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The Independent Critic

Jason Sudeikis, Alison Brie, Adam Scott, Amanda Peet, Natasha Lyonne
Leslye Headland
Rated R
95 Mins.
IFC Films

 "Sleeping With Other People" Opens Up 2015 Indy Film Fest 

The 2015 Indy Film Festival kicks off at the Indianapolis Museum of Art with an opening night screening of writer/director Leslye Headland's IFC Films release Sleeping With Other People, a film that may very well mark one of Indy Film Fest's most satisfying and successful opening night films.

The film centers around two serial cheaters, Lainey (Alison Brie) and Jake (Jason Sudeikis), who find themselves reconnected twelve years after a one-night stand in college. Once reconnected, the two discover that they share a common trait - a complete inability to be monogamous that has led to twelve years of relationship failures. The two become determined to remain friends despite their attraction, but doing so may be easier said than done.

Screening on the night before Amy Schumer's bold and transparent new kinda sorta rom-com Trainwreck opens nationwide, Sleeping With Other People is yet another example of a film that chooses authenticity over overstylized Hollywood drivel. Sleeping With Other People doesn't necessarily have anything new to say - it's how Headland says it all that makes the film such an absolute delight from beginning to end. In some  ways, I get the feeling that Sleeping With Other People is the kind of film that Schumer could have made if she'd have worked with a female director and if she wasn't still so afraid of showing those real emotions on the big screen.

Headland isn't afraid of those emotions as a writer/director. She's big and bold and brave and funny and sincere and not even a little hesitant to completely go after the messiness of relationships. Lainey and Jake reconnect, somewhat appropriately, at a sex addiction support group and you can almost immediately feel between them a sense of ease and understanding. They resist the urge that they always seem to have, though they've lived it out differently. Jake is a serial womanizer and master at getting anyone he wants and making them go away anytime he wants. Lainey, on the other hand, is obsessed with Matthew (Adam Scott), an OB/GYN with a fiance' (Inherent Vice's Katherine Waterston) who doesn't seem to so much lead Lainey on as just sort of keep her there on the fringes of a relationship.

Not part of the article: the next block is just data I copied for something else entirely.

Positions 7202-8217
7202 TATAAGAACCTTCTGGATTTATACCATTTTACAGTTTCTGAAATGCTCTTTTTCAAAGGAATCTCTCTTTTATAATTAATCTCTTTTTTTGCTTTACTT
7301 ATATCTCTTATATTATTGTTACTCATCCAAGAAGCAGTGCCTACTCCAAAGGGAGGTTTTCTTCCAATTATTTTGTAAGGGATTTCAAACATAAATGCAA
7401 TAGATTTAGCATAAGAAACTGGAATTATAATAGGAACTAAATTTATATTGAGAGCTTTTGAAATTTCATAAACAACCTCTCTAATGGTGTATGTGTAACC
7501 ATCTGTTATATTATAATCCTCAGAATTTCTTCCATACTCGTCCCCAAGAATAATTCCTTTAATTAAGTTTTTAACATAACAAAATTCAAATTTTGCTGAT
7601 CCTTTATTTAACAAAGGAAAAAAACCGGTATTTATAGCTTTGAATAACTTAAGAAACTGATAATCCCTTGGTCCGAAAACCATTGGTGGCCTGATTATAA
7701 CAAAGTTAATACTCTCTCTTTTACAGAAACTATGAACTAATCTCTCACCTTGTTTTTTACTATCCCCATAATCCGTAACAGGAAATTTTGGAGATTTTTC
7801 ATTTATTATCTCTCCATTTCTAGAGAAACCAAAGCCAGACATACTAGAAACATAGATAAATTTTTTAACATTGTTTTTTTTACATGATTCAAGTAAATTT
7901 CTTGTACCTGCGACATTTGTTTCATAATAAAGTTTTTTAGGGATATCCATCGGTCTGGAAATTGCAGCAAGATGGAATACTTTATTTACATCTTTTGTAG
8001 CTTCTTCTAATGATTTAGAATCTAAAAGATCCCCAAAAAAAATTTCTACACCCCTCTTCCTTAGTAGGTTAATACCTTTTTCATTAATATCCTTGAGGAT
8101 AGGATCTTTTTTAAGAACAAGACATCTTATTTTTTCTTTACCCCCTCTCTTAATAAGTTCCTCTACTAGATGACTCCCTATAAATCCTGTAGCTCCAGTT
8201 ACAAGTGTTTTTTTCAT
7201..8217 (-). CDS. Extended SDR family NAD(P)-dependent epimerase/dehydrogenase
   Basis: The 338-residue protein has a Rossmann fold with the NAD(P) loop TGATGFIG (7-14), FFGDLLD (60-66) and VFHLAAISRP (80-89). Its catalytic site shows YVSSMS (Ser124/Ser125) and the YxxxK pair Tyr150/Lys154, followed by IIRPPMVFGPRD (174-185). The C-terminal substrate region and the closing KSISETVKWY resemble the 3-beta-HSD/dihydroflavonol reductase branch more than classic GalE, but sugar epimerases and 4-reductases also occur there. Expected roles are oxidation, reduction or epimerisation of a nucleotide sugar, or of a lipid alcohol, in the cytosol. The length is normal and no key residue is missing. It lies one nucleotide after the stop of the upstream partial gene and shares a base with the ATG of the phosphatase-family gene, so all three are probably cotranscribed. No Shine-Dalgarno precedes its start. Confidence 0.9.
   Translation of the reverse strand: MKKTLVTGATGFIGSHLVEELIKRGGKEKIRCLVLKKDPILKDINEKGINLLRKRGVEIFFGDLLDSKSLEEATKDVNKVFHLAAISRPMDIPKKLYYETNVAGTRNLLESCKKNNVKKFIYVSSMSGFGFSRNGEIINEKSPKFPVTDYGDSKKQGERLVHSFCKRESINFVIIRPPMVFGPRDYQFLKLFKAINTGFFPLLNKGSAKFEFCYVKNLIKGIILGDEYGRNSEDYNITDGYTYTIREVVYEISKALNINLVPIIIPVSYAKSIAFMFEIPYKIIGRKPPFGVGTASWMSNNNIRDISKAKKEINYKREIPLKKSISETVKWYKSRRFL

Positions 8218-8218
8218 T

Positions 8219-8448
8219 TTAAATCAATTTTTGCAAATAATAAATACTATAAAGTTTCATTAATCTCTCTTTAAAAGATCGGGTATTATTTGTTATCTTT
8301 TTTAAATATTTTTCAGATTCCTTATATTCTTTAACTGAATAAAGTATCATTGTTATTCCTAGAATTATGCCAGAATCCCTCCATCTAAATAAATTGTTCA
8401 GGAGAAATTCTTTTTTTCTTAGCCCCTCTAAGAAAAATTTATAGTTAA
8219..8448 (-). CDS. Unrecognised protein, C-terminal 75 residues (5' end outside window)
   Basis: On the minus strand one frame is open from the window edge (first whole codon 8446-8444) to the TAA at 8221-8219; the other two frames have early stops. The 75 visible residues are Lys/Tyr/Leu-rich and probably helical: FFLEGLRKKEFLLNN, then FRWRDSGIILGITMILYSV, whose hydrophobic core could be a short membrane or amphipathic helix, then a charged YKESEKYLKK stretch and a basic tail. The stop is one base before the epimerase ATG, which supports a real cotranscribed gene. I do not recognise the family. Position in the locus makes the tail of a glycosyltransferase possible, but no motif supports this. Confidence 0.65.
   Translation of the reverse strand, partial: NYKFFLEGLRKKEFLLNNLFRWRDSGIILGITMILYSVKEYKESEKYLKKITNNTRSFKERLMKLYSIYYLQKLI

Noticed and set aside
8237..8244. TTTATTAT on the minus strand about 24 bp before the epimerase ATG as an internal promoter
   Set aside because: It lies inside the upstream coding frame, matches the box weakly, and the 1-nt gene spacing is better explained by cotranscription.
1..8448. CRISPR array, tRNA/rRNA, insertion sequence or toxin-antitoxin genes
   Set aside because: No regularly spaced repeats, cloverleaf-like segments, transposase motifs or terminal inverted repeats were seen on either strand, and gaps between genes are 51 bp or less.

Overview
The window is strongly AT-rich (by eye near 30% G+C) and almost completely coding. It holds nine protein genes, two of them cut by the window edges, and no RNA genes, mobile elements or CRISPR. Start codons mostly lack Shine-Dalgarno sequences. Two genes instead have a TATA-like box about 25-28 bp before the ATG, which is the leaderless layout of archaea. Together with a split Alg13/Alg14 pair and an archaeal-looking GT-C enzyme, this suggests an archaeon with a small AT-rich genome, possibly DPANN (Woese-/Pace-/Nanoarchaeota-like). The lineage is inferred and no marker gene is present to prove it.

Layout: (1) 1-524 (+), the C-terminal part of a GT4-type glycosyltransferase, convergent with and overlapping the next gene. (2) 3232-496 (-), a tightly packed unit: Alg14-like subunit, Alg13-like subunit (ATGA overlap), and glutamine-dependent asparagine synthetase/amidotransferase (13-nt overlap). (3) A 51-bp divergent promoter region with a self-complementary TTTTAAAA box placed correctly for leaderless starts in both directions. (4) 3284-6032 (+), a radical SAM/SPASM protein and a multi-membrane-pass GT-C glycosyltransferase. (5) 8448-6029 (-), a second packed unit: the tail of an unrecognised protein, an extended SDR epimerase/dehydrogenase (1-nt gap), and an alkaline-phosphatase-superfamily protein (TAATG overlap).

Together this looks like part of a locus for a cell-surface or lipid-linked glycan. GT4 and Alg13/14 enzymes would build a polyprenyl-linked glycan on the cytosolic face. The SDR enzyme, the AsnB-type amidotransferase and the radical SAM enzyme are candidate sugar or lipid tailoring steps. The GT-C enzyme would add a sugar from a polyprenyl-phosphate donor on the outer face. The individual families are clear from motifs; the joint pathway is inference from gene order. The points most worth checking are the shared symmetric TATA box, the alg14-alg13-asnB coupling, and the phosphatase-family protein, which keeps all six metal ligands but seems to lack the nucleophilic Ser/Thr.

Brie has always been an underappreciated actress, mostly known for her work on Community and Mad Men. Headland seems to have tapped into the full scope of Brie's ability here and Brie makes the most of it. Brie's Lainey is a whirlwind, whether she's serving up drug-fueled dance lessons to nine-year-olds or some of the film's messiest and most brilliantly transparent scenes. Brie masters the film's little moments, the minute details of true sensuality and the little looks that communicate everything between two human beings.

Sudeikis, as well, has seemingly always been on the fringes of stardom. Sleeping With Other People gives him a chance to really shine alongside Brie. The performance here seems effortless but, of course, it's not. Sudeikis is funny yet authentic, grounded yet off-kilter. It's a tremendous performance and one can only hope it leads to more opportunities for Sudeikis to show up front-and-center. Andrea Savage and Jason Mantzoukas are solid in supporting roles as Jason's friends, both being given ample opportunities to really shine here by Headland's richly developed and balanced script.

Sleeping With Other People is far more of a meaningful film than you might guess, though it's not particularly assertive about expressing that meaningful foundation. Headland serves up the laughs, the naughtiness and the edgy humor, but she also serves up powerful insights that will have you thinking long after you've left your seat. The film is so effective that you can't help but be glad that Indy Film Fest screened it as an opening night film, because I really can't imagine wanting to see another film for a little while after watching it.

Yeah, I wanted to linger with it.

Headland rather masterfully portrays the not so attractive transparencies of love and relationship and how it can all be so incredibly difficult yet is so incredibly necessary. We need each other through that messiness. Headland's dialogue is honest and natural, while the film is beautifully cast down to the minor players.

If you missed it at Indy Film Fest tonight, rest easy as the film will be opening in limited nationwide release with indie distributor IFC Films in the very near future. It will be back to Indy we've been reassured. Make sure you catch it and make sure you visit the Indy Film Fest website to begin planning for the next week of screenings.

Written by Richard Propes
The Independent Critic